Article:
“When in the late 1980’s Julius Chambers asked me to move to Los Angeles to open a Western Regional Office of LDF, Clarence and Jackie Avant were among the most ardent supporters of that effort. They opened their home, their hearts, and their rolodex (remember those?) to us. Clarence Avant made some things LDF did possible. He did it with passion for the cause and with great humility. Clarence Avant helped to bring music and justice into the world. He was a quiet giant, and I salute him.”
Former LDF President and Director-Counsel Elaine Jones:
“For more than two decades Clarence Avant served with distinction on the Board of Directors of the LDF. For eleven of those years I served as Director-Counsel. Consistently and without fail, Clarence eagerly and positively responded to every request made of him to serve LDF. Moreover, with his customary insight and perceptiveness Clarence routinely provided invaluable assistance whenever he saw an LDF need that he could meet. For example: the extravagant galas that he and his best buddy Quincy Jones threw for LDF in both Washington DC and Hollywood made a huge difference in the bottom line as LDF fought a wave of civil rights cases.
“Clarence Avant wore his humanity well. Those of us who had the good fortune to interact with him were beneficiaries of his kindness, his generosity, his sage advice and his very strong helping hand. He had deep insights into human behavior and he was fully engaged in always seeking principled fairness.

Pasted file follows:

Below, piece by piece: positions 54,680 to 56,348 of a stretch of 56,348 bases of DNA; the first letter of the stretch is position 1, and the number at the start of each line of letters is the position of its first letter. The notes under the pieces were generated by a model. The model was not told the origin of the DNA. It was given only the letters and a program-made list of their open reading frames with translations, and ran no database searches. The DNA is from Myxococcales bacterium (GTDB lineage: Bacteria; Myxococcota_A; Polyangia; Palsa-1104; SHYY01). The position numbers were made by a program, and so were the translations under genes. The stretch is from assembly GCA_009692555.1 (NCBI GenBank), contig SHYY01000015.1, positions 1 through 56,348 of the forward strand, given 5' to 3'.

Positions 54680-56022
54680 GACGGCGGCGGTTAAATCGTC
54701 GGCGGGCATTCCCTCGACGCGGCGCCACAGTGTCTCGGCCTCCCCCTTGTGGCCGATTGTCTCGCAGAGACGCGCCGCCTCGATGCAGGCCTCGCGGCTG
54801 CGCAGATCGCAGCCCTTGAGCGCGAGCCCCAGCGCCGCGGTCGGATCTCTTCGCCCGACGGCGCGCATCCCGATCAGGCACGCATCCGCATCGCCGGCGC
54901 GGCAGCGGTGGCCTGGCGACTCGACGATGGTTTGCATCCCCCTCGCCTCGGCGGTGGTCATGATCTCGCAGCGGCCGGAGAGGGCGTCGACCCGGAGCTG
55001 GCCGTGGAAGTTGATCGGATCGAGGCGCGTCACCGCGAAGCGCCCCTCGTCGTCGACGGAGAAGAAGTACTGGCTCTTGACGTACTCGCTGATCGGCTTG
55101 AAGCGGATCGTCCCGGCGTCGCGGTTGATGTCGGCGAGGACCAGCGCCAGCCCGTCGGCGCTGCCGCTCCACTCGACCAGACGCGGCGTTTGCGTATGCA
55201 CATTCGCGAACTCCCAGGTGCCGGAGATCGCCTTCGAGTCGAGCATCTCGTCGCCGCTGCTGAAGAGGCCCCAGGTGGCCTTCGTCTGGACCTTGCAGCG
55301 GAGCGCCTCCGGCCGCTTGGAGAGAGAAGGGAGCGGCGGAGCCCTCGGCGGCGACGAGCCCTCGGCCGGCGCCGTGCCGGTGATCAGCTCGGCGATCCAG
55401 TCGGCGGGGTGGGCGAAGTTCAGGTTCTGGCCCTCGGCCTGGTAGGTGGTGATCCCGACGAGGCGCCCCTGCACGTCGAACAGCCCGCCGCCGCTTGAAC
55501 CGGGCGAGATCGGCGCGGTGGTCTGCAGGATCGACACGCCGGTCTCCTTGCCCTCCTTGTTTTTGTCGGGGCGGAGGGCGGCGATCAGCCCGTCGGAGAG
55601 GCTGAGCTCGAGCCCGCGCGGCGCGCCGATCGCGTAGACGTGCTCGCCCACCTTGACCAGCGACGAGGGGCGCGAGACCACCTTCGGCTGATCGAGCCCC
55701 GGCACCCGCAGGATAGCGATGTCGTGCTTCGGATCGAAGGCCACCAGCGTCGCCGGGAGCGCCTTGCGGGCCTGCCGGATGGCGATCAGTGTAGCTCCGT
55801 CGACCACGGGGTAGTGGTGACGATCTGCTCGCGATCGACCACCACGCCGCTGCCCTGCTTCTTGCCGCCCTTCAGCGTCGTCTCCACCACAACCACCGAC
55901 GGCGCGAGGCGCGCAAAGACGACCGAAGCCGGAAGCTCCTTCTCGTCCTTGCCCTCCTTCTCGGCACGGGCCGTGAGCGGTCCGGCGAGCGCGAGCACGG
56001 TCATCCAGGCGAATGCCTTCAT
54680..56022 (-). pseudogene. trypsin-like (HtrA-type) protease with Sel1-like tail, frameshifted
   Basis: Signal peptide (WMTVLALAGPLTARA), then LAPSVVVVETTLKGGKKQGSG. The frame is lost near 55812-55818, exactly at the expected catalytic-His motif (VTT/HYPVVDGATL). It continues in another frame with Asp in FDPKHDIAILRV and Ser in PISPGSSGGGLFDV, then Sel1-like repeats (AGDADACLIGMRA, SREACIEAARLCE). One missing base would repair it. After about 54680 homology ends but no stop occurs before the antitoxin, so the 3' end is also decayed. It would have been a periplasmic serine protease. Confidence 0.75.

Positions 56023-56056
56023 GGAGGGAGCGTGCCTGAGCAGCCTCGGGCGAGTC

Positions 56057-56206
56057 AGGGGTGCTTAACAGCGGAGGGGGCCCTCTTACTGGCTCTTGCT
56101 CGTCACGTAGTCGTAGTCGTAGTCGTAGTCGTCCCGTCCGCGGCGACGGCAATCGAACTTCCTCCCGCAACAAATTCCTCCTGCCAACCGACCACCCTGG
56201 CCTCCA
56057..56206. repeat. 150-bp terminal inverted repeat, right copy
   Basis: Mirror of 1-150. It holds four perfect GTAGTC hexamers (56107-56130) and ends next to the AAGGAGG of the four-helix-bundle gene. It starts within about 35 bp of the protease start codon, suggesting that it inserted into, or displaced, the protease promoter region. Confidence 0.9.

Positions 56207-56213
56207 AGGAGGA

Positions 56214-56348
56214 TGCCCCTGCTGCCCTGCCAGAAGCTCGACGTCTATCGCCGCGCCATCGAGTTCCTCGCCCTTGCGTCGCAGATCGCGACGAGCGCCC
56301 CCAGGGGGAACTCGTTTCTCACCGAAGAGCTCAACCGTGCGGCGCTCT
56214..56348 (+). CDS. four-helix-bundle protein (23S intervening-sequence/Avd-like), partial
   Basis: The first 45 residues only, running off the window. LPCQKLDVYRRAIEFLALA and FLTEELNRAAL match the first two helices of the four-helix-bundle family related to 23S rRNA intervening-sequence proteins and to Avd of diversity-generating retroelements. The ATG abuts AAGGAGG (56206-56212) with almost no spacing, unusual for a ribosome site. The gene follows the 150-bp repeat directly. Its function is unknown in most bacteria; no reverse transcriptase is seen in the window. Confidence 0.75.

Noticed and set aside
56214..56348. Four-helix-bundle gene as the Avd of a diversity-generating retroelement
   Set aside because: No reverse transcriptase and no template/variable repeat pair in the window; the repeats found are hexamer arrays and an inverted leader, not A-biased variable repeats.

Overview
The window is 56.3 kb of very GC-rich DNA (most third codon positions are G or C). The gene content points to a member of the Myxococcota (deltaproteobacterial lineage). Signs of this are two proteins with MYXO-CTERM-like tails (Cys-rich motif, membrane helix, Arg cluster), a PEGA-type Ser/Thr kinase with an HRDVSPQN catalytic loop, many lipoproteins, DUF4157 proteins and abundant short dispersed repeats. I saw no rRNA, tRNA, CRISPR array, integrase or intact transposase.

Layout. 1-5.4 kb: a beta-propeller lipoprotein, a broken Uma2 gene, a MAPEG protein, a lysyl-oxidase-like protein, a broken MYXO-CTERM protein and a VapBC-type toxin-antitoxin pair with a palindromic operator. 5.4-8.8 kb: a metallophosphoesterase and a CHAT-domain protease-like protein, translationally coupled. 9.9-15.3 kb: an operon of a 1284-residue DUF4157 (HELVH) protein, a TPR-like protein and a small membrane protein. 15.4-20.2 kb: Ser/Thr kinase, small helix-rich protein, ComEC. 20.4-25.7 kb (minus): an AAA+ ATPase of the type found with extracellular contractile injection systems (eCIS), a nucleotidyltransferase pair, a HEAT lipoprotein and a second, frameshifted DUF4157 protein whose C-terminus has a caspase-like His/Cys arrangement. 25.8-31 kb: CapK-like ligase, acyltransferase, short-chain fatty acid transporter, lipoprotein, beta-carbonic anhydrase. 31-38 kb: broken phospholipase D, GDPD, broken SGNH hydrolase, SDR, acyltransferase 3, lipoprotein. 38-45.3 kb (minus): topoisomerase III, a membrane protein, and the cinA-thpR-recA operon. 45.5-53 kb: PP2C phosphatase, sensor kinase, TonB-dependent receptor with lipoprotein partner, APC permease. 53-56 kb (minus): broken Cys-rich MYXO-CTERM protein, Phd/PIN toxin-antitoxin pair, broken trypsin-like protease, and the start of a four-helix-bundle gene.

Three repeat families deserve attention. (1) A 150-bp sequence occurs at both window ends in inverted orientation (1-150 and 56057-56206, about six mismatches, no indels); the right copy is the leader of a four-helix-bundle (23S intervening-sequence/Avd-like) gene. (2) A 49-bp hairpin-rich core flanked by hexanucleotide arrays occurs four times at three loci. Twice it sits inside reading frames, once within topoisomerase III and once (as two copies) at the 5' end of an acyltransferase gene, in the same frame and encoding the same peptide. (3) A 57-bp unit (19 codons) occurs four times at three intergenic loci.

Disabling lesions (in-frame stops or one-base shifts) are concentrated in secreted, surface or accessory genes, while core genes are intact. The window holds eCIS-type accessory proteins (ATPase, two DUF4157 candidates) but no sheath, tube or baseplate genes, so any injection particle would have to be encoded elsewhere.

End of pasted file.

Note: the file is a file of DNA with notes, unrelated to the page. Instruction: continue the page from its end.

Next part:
“The life Clarence led was a shining light-a beacon. He was “sui generis”—one of a kind. Whenever I think of him it is always with a wide smile and a grateful heart. I am grateful to Clarence for actively serving on the LDF Board throughout my leadership and for many years prior. His committed dedicated unselfish service helped strengthen LDF in fulfilling its critical mission. Our deepest sympathy to his loving family and his legions of friends and admirers. Rest in Peace, My Faithful Friend. Rest in Peace.”
LDF Director Emeritus Billye Aaron:
“Clarence Avant is an irreplaceable figure in the Black community and in industry at large who selflessly served countless individuals. He rose to great heights from humble beginnings and was committed to lifting others on his ascent. He and his beloved late wife Jackie were close personal friends to me and my dear late husband Henry (“Hank”) Aaron. Clarence was instrumental in ensuring that Henry’s historic sports career was as highly valued as any others at a time when inequality among athletes was the norm. Clarence was an extraordinary man who will be sorely missed. I extend my heart to his children Nicole and Alexander.”
Founded in 1940, the Legal Defense Fund (LDF) is the nation’s first civil rights law organization. LDF’s Thurgood Marshall Institute is a multi-disciplinary and collaborative hub within LDF that launches targeted campaigns and undertakes innovative research to shape the civil rights narrative. In media attributions, please refer to us as the Legal Defense Fund or LDF. Please note that LDF has been completely separate from the National Association for the Advancement of Colored People (NAACP) since 1957—although LDF was originally founded by the NAACP and shares its commitment to equal rights.